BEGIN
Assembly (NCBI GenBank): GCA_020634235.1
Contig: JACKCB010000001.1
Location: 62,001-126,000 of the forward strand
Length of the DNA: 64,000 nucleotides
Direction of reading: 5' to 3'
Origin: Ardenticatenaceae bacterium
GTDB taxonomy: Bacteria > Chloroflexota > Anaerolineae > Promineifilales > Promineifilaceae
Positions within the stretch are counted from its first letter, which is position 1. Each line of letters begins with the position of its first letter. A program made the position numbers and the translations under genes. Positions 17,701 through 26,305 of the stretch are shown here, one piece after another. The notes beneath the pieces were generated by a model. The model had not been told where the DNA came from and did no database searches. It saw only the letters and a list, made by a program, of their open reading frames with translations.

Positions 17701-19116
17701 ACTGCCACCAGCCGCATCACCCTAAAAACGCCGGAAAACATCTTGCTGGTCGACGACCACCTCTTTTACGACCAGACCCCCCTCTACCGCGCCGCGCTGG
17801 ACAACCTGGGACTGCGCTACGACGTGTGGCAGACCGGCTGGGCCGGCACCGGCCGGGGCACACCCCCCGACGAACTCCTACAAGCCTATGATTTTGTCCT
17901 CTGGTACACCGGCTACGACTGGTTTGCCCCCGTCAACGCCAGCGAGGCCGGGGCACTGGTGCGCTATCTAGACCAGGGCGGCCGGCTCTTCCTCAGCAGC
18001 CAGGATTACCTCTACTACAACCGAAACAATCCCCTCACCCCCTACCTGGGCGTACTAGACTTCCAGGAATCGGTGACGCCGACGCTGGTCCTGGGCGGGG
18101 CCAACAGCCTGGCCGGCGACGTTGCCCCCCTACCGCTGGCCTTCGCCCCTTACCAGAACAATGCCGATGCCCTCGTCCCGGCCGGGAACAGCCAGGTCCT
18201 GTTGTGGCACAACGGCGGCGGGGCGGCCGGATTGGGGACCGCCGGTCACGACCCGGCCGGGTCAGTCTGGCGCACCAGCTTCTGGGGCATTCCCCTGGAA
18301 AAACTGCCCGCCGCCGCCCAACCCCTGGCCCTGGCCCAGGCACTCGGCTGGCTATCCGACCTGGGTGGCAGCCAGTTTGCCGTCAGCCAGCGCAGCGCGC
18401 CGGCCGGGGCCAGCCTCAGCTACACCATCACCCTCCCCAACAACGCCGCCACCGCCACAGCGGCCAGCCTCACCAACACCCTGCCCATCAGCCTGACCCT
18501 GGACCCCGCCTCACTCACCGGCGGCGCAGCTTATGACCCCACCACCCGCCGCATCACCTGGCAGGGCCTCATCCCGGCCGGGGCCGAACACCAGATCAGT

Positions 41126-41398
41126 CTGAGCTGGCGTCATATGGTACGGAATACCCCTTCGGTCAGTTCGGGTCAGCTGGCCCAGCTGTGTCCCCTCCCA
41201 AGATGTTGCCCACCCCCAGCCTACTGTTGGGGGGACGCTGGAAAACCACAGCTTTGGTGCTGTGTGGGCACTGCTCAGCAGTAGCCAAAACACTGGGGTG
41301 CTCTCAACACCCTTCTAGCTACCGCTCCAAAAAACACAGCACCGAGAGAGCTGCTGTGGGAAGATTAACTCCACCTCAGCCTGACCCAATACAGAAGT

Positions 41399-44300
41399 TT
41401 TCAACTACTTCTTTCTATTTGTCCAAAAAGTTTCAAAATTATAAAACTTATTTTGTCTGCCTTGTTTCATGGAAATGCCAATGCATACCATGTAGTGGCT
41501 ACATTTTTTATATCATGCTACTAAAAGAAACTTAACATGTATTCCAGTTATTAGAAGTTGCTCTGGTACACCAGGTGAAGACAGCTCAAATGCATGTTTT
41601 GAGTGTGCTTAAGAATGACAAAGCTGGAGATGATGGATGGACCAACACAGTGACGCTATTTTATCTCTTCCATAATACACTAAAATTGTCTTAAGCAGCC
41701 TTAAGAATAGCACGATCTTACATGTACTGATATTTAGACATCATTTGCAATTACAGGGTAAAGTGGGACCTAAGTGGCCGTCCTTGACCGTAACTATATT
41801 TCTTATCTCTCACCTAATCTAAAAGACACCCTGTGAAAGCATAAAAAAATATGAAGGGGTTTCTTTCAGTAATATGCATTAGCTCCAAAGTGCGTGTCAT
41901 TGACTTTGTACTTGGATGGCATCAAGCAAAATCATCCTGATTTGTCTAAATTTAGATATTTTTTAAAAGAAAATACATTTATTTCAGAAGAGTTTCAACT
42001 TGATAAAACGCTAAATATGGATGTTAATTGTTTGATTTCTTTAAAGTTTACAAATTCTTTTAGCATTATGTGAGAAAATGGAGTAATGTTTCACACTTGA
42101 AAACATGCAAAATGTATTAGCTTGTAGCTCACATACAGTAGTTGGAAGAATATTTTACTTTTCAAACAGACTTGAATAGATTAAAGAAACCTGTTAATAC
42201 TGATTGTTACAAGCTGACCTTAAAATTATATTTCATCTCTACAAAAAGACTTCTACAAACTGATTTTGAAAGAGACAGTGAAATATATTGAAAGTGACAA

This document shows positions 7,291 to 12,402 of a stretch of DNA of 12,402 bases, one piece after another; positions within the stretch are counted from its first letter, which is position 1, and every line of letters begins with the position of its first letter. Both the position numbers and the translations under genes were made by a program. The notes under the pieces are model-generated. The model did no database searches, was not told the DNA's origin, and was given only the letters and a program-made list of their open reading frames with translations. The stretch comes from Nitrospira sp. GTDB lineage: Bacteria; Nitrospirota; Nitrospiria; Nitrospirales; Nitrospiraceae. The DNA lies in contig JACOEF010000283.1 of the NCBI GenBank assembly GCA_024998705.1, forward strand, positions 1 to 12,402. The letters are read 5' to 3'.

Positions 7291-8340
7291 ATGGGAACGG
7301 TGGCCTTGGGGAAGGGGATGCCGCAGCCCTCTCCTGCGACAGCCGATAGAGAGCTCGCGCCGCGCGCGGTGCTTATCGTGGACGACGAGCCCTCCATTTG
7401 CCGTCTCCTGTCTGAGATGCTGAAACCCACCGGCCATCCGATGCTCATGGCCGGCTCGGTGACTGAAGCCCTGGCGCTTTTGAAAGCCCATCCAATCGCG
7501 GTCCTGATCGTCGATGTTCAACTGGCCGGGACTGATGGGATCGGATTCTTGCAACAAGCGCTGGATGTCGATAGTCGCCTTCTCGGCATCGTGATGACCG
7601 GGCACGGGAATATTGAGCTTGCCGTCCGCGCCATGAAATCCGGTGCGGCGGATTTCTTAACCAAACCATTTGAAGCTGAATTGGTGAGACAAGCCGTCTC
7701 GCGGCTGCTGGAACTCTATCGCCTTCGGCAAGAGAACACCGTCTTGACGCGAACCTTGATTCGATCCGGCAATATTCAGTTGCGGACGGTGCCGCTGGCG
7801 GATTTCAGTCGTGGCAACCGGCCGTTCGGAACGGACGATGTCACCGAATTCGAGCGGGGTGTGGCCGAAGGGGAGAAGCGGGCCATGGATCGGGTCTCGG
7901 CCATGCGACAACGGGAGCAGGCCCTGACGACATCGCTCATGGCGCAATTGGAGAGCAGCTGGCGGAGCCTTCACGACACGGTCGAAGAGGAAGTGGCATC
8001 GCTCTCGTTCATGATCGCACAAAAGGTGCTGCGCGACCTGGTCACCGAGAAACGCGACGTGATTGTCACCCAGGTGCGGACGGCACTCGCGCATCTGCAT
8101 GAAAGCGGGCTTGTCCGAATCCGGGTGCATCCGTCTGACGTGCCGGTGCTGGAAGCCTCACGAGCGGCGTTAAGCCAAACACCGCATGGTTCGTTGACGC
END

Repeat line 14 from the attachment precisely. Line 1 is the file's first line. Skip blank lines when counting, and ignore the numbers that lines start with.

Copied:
18101 CCAACAGCCTGGCCGGCGACGTTGCCCCCCTACCGCTGGCCTTCGCCCCTTACCAGAACAATGCCGATGCCCTCGTCCCGGCCGGGAACAGCCAGGTCCT